Of all the countries in the world, Australia has a heavy music scene to be proud of and cherished. From the Parkway Drive and Northlane all the way through to The Amity Affliction and Buried In Verona, the country is constantly churning out new exciting acts for the rest of the globe to get their teeth into. Now after years of build up, touring, tweaking and moshing, Melbourne’s Storm The Sky are set to finally release their full length debut and try and continue to make their country proud. No pressure then.
In terms of concepts ‘Permanence’ bases itself around the idea of why we are here and what purpose we have in this life. A heavy, thought-provoking subject that, if done well, can install some real feeling and make for some interesting music. At times though it feels as though the band are almost dumbing down, hiding these strong emotions and insights they have behind a dull post-hardcore veil. Opener ‘Alive’ does little to invoke the intended passion as it’s plodding riff and electronics already feel dated. Things do start to pick up though, as unhinged spluttering and monstrous mosh calls lace their way over ‘Same Graves’ and ‘Sheltered’ and bring the band back to life and a guest appearance from Memphis May Fire’s Matty Mullins on ‘Portraits’ compliments the band’s chosen rapport perfectly.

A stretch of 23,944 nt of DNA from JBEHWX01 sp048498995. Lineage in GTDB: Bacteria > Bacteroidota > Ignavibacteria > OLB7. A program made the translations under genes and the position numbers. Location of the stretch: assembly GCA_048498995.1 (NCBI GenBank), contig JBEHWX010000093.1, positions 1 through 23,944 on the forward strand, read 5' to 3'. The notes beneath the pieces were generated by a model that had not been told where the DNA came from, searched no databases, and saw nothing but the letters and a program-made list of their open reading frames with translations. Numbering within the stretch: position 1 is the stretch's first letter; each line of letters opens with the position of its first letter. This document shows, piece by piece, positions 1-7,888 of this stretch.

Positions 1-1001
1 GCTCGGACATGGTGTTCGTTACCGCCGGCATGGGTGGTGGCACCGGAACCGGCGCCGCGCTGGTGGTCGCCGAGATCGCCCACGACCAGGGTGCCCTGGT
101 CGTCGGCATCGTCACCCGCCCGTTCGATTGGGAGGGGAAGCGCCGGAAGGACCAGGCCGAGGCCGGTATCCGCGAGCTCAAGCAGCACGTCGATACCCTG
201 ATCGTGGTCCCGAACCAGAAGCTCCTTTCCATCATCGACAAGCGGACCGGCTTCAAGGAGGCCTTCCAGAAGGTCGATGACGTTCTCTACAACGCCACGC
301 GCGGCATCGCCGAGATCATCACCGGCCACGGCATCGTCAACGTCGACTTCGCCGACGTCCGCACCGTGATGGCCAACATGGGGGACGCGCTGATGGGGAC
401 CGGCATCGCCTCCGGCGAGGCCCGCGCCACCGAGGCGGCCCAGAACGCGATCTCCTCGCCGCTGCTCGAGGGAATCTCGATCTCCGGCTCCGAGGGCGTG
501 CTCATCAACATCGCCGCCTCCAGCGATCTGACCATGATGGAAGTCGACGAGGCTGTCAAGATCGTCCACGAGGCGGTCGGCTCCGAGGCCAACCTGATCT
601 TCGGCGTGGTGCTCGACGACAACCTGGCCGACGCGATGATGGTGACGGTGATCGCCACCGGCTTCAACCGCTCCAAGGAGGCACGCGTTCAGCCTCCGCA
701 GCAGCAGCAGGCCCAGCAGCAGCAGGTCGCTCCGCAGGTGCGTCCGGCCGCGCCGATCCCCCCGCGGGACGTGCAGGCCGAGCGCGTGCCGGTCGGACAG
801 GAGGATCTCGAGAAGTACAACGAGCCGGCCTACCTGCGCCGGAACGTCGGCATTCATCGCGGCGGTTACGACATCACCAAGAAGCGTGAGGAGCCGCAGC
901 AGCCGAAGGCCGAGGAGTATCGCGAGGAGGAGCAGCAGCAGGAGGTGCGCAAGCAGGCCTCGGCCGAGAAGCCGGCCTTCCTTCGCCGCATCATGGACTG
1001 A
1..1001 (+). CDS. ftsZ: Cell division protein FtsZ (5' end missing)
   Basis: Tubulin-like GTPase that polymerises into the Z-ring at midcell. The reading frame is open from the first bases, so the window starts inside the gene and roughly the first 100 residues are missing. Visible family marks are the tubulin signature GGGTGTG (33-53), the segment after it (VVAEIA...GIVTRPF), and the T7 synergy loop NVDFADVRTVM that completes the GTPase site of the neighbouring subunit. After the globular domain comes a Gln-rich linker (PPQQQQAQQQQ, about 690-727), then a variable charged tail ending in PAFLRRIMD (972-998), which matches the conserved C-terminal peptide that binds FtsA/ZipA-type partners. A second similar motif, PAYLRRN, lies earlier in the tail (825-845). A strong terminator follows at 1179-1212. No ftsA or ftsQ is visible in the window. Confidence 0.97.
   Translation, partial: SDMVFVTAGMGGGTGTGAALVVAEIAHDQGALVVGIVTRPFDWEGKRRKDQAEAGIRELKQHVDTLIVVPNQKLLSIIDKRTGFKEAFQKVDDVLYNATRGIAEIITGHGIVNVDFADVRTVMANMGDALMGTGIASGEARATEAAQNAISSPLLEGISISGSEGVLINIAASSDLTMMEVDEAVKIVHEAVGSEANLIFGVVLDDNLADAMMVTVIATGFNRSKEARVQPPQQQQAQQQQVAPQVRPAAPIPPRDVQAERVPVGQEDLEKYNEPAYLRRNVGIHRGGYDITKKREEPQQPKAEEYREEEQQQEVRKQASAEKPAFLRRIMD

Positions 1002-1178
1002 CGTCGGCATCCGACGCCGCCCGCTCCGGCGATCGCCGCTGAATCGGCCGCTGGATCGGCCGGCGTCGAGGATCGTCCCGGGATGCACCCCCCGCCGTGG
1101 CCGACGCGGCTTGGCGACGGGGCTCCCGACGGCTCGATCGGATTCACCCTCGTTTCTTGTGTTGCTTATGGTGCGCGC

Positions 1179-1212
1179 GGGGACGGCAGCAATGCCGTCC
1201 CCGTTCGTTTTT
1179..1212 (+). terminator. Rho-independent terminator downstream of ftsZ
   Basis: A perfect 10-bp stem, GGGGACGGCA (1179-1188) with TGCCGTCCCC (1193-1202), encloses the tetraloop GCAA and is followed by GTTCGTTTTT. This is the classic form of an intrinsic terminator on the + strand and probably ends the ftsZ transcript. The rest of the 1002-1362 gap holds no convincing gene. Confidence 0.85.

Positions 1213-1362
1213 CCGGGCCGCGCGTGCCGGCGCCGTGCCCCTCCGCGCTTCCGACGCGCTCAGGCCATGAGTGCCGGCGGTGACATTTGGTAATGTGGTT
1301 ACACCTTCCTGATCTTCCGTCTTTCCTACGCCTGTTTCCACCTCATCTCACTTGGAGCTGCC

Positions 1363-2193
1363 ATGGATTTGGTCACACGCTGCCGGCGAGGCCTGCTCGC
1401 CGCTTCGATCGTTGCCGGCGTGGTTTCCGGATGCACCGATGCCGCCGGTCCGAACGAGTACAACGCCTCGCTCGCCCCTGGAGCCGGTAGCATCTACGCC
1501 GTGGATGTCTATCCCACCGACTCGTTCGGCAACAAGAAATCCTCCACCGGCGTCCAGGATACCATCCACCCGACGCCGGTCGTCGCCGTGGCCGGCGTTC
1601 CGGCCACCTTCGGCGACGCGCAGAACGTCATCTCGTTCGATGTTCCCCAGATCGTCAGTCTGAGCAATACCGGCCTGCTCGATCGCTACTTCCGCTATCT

By the latter half of the record though, the band really starts to shine through. ‘If I Go’ slows things down to a delicately vulnerable pace where a mix of shaky vocals and ambient strings make for a beautifully layered track while ‘Only One’ with it’s dual vocal battle and soaring guitars demonstrate the band’s ear for heartbroken pop sensibility. As a whole Storm The Sky seem to bash out the softer tracks better than their heavier offerings. As closer ‘Red Letter’ brings everything to a blistering point with a whirlwind of sentiment and leaves plenty to mull over, the band pose quite a conundrum. Maybe it’s a sign of the times where every shape and form of breakdown and mosh part has been tried and battered into the ground, but there is a strong feeling that Storm The Sky could blow off some of their post-hardcore baggage and conjure up something that hasn’t been heard before. Based on some of the songwriting displayed here the potential is there, but is it really being used in the best way?
Regardless of everything, ‘Permanence’ is a perfectly acceptable display of modern day post-hardcore, even if it as a whole it all comes off a bit one-dimensional. Below the pristine production, at time it feels as though the band are holding back on what they are truly capable of for the sake of conforming to what is fashionable within the scene, leaving them at just being “ok.” No doubt it will tickle the fancy of many a mosh ready listener, but there are unique and interesting ideas hiding below the cookie cutter breakdowns and “shouty bits”, and if Storm The Sky can hone in on these in the future they could be onto something bigger than just post-hardcore.
’Permenence’ by Storm The Sky is out now on UNFD.
Words by Jack Rogers (@JackMRog)